How to Prepare for a Faith Crisis

Tony Scarcello

By Tony Scarcello. Learn more about Tony here, or follow him on Twitter and Instagram.


In 1968, a thirteen-year-old boy went to his small-town Lutheran church carrying a copy of Life Magazine. After the service, the boy approached his pastor and asked, “If I were to lift one of my fingers, would God know which one I was going to lift before I did it?” 

The pastor responded, “Yes, God would know.”

The boy then handed the pastor his copy of Life Magazine, which showed two starving children in a far-away country on the cover. “Does God know about this?” the boy asked with distress in his voice.

The pastor looked at the photo, paused for a moment, and said, “Yes. God knows about that. Don’t worry about that. You just have to trust him.”

With that answer, the boy concluded Christianity was intellectually untrustworthy and spiritually unsatisfying. He would later go on to pioneer a small tech start-up that changed the world forever.

His name was Steve Jobs.1This story appears in Walter Isaacson’s book Steve Jobs (Simon & Schuster, 2011).

It’s hard to make sense of suffering and evil in a world created by a good and loving God. Most answers to this problem can seem unsatisfying, making us feel as though we need to either turn off our brains and disengage from the world’s pain, or deconstruct our faith and embrace a naturalist worldview. 

Deconstruction can trip up earnest disciples if we don’t have a deep enough reservoir to draw from when life is at its most complicated. But what if deconstruction doesn’t have to be a crisis? What if it can be an opportunity for spiritual renewal?

I’ve spent several years of my life going down the deconstruction rabbit hole, only to return to historic, orthodox Christianity in the end. Here are four strategies I wish I had learned before I began that journey, strategies that could have made my deconstruction less of a crisis and more of an invitation into spiritual and intellectual renewal.

1. Commit to Holistic Christian Spiritual Formation.

In his latest book, Practicing the Way, John Mark Comer astutely observes that spiritual formation is not a Christian thing; it’s a human thing. We don’t have a say in whether we are being spiritually formed, only what we’re being formed into and what—or who—is forming us. 

I’ve heard it said that Christian spiritual formation is a whole-life orientation towards Christ. Whole-life orientation includes saturating our minds and hearts in Scripture. It includes yielding ourselves in quiet contemplation before our Creator, allowing him to do his work in the deepest recesses of our souls. It includes obeying Christ as Lord with our bodies, not only abstaining from harmful things but also engaging in life-giving activities such as caring for the least of these, committing to beloved community where vulnerability is anticipated, practicing Sabbath rest, sharing meals with people who wouldn’t be caught dead in religious spaces, and more.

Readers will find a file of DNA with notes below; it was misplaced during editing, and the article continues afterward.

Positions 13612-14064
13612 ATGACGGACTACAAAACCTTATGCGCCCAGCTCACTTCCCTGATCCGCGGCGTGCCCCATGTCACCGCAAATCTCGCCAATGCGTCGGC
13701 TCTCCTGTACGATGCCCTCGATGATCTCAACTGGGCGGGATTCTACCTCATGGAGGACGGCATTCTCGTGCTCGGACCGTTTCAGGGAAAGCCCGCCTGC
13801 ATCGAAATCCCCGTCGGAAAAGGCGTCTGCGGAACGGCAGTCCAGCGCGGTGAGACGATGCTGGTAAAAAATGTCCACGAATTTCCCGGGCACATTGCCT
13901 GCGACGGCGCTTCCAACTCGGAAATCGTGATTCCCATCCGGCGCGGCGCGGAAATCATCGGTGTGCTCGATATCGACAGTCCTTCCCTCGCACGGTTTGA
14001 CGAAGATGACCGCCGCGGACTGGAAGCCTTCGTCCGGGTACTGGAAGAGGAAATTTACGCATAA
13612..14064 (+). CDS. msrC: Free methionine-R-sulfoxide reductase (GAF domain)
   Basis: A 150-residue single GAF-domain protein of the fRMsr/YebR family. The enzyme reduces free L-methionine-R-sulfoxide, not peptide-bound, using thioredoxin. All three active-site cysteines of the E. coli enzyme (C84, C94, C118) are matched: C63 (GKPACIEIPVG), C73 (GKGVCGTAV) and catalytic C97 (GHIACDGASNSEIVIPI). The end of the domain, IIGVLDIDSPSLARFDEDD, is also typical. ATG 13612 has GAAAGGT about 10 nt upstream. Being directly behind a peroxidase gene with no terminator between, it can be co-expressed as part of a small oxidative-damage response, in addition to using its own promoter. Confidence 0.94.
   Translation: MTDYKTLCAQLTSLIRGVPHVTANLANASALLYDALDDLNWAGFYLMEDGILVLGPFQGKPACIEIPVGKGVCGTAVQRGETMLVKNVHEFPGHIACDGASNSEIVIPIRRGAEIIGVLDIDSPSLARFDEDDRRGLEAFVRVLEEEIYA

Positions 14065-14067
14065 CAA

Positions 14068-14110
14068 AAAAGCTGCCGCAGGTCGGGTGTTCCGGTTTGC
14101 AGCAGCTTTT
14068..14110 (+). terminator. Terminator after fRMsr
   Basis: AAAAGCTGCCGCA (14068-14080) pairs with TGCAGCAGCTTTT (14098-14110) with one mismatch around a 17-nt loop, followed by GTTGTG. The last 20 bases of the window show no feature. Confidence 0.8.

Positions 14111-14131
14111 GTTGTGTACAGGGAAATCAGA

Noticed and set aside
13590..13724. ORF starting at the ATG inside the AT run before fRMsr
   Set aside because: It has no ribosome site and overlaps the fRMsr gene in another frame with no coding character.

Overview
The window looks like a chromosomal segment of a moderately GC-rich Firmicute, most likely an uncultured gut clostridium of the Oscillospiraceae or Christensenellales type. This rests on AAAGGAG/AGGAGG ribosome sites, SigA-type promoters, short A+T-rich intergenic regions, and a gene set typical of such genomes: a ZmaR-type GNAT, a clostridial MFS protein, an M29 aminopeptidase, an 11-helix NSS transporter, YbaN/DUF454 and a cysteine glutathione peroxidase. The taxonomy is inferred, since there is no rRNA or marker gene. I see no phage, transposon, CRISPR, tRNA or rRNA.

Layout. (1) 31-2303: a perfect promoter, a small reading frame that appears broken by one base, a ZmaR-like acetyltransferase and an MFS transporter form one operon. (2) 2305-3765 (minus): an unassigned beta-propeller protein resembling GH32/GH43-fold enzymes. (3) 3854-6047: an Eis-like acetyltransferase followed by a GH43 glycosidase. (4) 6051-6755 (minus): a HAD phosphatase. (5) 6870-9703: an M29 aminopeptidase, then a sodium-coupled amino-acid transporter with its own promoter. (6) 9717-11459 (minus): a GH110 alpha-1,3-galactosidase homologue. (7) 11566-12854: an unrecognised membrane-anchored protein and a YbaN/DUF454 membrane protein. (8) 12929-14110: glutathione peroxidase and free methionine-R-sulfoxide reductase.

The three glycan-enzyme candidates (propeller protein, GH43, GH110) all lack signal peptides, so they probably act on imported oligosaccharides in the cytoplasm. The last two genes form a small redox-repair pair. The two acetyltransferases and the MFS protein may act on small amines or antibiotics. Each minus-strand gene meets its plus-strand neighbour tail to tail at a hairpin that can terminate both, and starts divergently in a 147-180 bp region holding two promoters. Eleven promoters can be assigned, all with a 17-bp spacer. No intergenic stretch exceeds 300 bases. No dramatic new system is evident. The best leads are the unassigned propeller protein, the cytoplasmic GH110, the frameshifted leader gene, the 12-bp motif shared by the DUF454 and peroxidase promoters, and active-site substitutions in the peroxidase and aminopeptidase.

Spiritual formation into the likeness of Christ requires intentionality and commitment. Make no mistake: if we are not being formed into the likeness of Christ, we are being formed into something else. The more we engage in holistic spiritual formation, the more the character of Christ is formed in us. The more the character of Christ is formed in us, the more likely we are to engage difficult questions and tragic stories with love, joy, peace, and the other fruits of a life in deep union with God.

Commitment to holistic spiritual formation empowers us to respond to troubling situations and questions in a way that reflects, not eclipses, the person of Jesus. 

2. Be Aware of Cultural Pressures.

If holistic spiritual formation leads to the likeness of Jesus, then it also leads to awareness and embrace of the values of Jesus.

The way of Jesus will always lead Christians to embrace values that contradict our dominant culture. Cultural values change every few decades, but the values of Jesus are the same yesterday, today, and forever. We need a sturdier foundation than the sand of cultural values.

Christians today face immense pressure to conform our values to the temporal and shaky values of our culture. While cultural values differ depending on where we live, how we’re raised, and our political tribes, these values will always demand compliance in order to be welcomed in (or be seen as “holy”) in the eyes of our culture.

The backlash to resisting cultural values can be vicious. And our subconscious attempts to avoid backlash and conform in order to fit in can compromise our fidelity to the way of Jesus. Many sincere believers have had their faith slowly eroded by dominant cultural pressures. We need to discern between the values of Jesus and mere cultural values. When we live with the expectation that our values will clash with our culture’s, we are free to lovingly engage without being caught off guard.